Because a broody hen’s physical activities will come to a quick halt as she begins to sit, and because she will stop laying eggs during this period, her food requirements will also be reduced. You will notice her eating and drinking much less than normal, but it is still crucial that she have access to food and clean water at all times of the day. Most broody hens will get up at least once a day in the initial stages of sitting. They will want to quickly stretch their legs, eat, drink fresh water, poop and perhaps even get a quick dust bath in. If you are keeping your broody in a confined area or space, make sure to place her food and water as far away from the nest as possible so that she is forced to get up and stretch and hopefully poop away from the nest as well. If you have no way to allow her access to a dust bathing area, it’s a good idea to dust her bottom, and underneath her wings with something that will protect her from external parasites, (you might check out our Coop Fairy Dust we created for this purpose and many others as well).
-Pecking Order Issues
It’s always a good idea to isolate your broody hens from the rest of the flock for many reasons. As I discussed earlier in this article, broody hens can be easy targets for bullying from other hens that are simply bored or just overall aggressive by nature. Most adult hens will leave a broody alone, except to cozy up with her, peck at her a little (innocently) and lay their eggs by her to add to her clutch. But some hens and especially pullets or cockerels might want to practice bullying her because they themselves are lower in the pecking order. Protective roosters won’t be in the coop at all times to police the broody from unwanted attention (and generally don’t protect broody hens anyway because they aren’t currently mating with them regularly) so this leaves an exposed broody hen literally like a sitting duck in the hen house. But completely isolating a broody hen, such as moving her into the house or garage, etc., will present a fair share of issues as well. For one, the flock will forget about her existence over the course of the 21 days (and however long after the chicks hatch before you return her full time to the flock). Which means she will most likely lose her place in the pecking order, and therefore lose the protective nature of the very delicate and most important aspect of the pecking order, respect. The other hens of the flock could see her (and her new babies) as a newcomer and therefore a potential threat among the flock and the rooster(s) will see her as a new girl to conquer and will chase her relentlessly to mate with her and attempt to control her.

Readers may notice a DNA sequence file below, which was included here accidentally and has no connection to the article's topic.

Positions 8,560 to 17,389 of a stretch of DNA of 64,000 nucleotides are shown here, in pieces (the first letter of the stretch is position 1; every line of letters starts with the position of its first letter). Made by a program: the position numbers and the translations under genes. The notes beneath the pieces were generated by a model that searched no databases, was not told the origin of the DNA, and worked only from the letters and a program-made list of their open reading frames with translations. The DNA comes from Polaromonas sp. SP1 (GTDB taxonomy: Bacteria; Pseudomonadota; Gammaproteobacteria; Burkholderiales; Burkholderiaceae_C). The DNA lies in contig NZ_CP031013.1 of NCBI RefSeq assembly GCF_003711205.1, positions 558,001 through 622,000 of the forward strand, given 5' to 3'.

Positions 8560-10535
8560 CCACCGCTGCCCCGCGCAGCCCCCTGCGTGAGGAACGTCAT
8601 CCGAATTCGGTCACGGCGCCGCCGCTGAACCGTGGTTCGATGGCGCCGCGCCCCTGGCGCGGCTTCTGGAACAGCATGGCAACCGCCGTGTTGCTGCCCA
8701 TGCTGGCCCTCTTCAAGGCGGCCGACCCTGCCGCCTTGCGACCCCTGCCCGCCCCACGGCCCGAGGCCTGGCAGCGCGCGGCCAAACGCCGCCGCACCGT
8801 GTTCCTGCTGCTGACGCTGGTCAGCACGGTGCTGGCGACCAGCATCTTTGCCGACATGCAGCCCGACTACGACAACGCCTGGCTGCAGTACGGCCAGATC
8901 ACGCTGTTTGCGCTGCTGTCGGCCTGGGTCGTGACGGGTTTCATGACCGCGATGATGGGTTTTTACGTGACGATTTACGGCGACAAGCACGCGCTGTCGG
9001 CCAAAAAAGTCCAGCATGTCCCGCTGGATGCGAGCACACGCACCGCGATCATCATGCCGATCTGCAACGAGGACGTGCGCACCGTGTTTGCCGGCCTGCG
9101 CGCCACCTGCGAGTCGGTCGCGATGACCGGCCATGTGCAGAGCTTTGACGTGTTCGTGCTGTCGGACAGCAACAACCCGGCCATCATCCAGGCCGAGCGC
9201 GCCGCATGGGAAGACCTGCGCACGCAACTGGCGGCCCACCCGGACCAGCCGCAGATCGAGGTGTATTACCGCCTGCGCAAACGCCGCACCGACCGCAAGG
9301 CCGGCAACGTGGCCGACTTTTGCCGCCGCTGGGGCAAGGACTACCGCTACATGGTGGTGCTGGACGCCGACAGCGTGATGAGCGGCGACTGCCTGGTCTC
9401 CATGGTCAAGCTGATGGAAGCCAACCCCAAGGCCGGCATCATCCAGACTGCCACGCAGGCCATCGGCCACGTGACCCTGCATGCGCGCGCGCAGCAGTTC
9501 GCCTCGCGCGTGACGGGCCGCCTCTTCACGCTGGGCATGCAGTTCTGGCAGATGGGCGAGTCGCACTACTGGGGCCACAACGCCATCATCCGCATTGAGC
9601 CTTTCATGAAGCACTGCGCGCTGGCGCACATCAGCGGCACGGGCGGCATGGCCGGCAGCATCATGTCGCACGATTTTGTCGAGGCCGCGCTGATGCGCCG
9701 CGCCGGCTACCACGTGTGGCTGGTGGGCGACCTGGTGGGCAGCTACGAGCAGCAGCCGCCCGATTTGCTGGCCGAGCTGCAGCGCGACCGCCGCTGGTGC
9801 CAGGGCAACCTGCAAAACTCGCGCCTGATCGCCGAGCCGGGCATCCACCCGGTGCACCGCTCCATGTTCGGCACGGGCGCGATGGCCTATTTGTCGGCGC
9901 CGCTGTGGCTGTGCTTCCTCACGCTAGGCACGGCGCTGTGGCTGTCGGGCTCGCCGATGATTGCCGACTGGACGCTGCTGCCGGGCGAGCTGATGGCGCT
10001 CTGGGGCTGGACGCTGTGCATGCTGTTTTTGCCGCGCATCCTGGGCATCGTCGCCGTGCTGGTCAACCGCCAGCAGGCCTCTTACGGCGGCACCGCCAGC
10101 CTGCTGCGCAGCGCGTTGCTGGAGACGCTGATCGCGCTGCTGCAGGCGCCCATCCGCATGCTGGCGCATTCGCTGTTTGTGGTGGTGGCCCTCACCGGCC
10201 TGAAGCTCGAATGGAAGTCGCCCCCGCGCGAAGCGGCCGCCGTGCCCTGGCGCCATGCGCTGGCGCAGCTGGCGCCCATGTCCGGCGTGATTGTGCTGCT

Many people always ask me if I remove my broody hens or new mother hens from the flock and the short answer is no. The best scenario is where the broody hen stays with the flock at all times, but is in a protected environment while she sits for the 21 days and for at least a week after the chicks hatch. In our coop, we have a separate large cage built in where the flock can see her everyday and night, but they can’t get to her (she is protected, the eggs are protected, and no new eggs can be added to the clutch). We have a large door to get in and clean the nest if need be, candle eggs, care for the broody or the newly hatched chicks, etc. and a small door that can be opened or closed to let her out each day to take care of herself. Even though there is enough space to put her own supply of food and water in the cage with her, we don’t. This way she will have to leave the cage in the coop and join the rest of the flock to eat, drink, poop, dust bathe, etc. and she doesn’t lose her place in the pecking order and remains a familiar face among them. This is pretty important because it also means that when she emerges from her cage full time in a few weeks or even days after her chicks hatch, her chicks will be an extension of her and will be accepted among the flock. They will assume her place in the pecking order allowing them to eat and drink just like the big girls without potentially being killed. It’s immediate acceptance by association via the balance of the pecking order.